Category Archives: Self Help/Relationships

Men are From Mars, Women are From Venus by John Gray (and in the Bedroom, too!)

I know, I know… You make one mention of “relationship book” and women put on their glasses to do some research, while men run screaming for the hills. But seriously, Men are From Mars, Women are From Venus is a classic for a reason. Never before have I had so many AHA! moments while reading a self-help/relationship book. To put it simply, Gray points out what men do to drive women insane and what women do to annoy men to death. By relating to each other as if we are from different planets, it’s easier to change our expectations about how the opposite sex “should” react. men-are-from-mars-women-are-from-venus-by-john-gray-phd-2010-01-15

Even I initially rolled my eyes thinking of reading this book. Now, I’m a strong believer that EVERYONE should read it, male and female. Because it’s oh so true. The book could’ve been written based on a case study of myself and my live-in boyfriend. Don’t get me wrong, we have a great relationship, but… he’s from Mars…

There were actually examples of conversations that we have actually had, and it perfectly described his need for alone time versus my ups and downs. It makes it much more simple to realize that the two sexes handle things

51vnt96a25l_494_origdifferently and men aren’t “insensitive” and women aren’t “crazy.” They are just from two different planets.

However, when I decided to read Men are From Mars, Women are From Venus in the Bedroomthat’s when Gray started to go a little awry. I couldn’t really relate to the exercises he’d prescribe couples and the whole thing read uncomfortably–like that weird squirmy feeling you get when you’re watching a movie with your parents and a sex scene comes on. Gross.

So, definitely DO NOT miss out on MAFMWAFV, but you can totally skip the creepiness that is …In the Bedroom.

5 dumb boys out of 5 for the former, 2 flannel nightgowns for the latter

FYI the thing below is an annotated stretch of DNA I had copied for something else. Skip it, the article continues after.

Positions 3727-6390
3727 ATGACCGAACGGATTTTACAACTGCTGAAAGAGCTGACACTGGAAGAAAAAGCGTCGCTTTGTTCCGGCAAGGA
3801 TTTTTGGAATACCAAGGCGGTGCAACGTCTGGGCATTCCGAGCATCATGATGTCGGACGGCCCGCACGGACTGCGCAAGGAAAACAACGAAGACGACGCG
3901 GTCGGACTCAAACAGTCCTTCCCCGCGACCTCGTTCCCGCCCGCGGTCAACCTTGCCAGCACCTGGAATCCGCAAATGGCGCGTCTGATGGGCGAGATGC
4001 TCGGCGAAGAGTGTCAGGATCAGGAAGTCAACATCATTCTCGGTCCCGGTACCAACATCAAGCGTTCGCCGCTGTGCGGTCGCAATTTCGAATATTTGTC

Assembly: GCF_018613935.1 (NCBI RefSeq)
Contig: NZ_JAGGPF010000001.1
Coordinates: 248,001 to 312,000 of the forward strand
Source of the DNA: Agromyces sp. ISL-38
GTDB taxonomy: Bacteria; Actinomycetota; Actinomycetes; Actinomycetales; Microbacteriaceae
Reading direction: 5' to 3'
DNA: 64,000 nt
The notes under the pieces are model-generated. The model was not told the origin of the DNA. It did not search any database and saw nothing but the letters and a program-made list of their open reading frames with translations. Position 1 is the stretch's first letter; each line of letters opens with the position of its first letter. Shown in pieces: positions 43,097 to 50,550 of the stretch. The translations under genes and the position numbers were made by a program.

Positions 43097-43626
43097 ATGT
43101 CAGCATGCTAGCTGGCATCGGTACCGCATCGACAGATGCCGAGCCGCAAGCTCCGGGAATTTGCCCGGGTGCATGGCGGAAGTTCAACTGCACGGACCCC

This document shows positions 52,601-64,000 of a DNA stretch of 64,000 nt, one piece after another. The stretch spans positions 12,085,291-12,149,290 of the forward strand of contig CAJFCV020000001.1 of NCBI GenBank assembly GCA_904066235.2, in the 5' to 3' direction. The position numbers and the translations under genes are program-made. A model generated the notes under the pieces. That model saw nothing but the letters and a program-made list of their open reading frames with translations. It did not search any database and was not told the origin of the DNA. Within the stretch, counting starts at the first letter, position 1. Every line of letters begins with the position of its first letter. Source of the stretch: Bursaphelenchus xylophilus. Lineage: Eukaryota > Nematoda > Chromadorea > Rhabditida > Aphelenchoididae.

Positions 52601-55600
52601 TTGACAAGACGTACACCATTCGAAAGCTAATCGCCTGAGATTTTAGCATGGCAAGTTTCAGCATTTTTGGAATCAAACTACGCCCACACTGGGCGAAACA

Butter by Erin Jade Lange


What if the only way you could win popularity was by killing yourself?

This is “Butter’s” dilemma. As a morbidly obese teen in a high school full of jocks and Barbie-wannabe’s, he is worse than unpopular. He’s invisible.

All 430 pounds of him.

So when he decides to kill himself, he wants to go out with a bang. Inspired by a hateful blog comment about him, he makes a website called . Fine, everyone thinks he’s a fat slob. He’ll show them. New Year’s Eve, he’s going to eat himself to death live on webcam.

So when his website garners him TONS of popularity around school, instead of mortification he feels good. Finally he’s getting noticed. Finally he has friends. So why does life have to be so sweet right now, at the very end?

This book was awesome and it’s so socially relavant I could weep. It addresses bullying and the wide range of feelings that come with it–good and bad. It’s interesting to understand that even though Butter was “popular” it was for all the wrong reasons, and his “friends” were really cheering on his death. That’s some crazy shit.

It sounds so cliche, but I loved Butter’s personality. I’m glad that he got mad and I’m glad that he fought back. His love interest, Anna, was a dumb little twit, and you could see him starting to realize that in little glimmers throughout the book. There was nothing to admire about her except her beauty.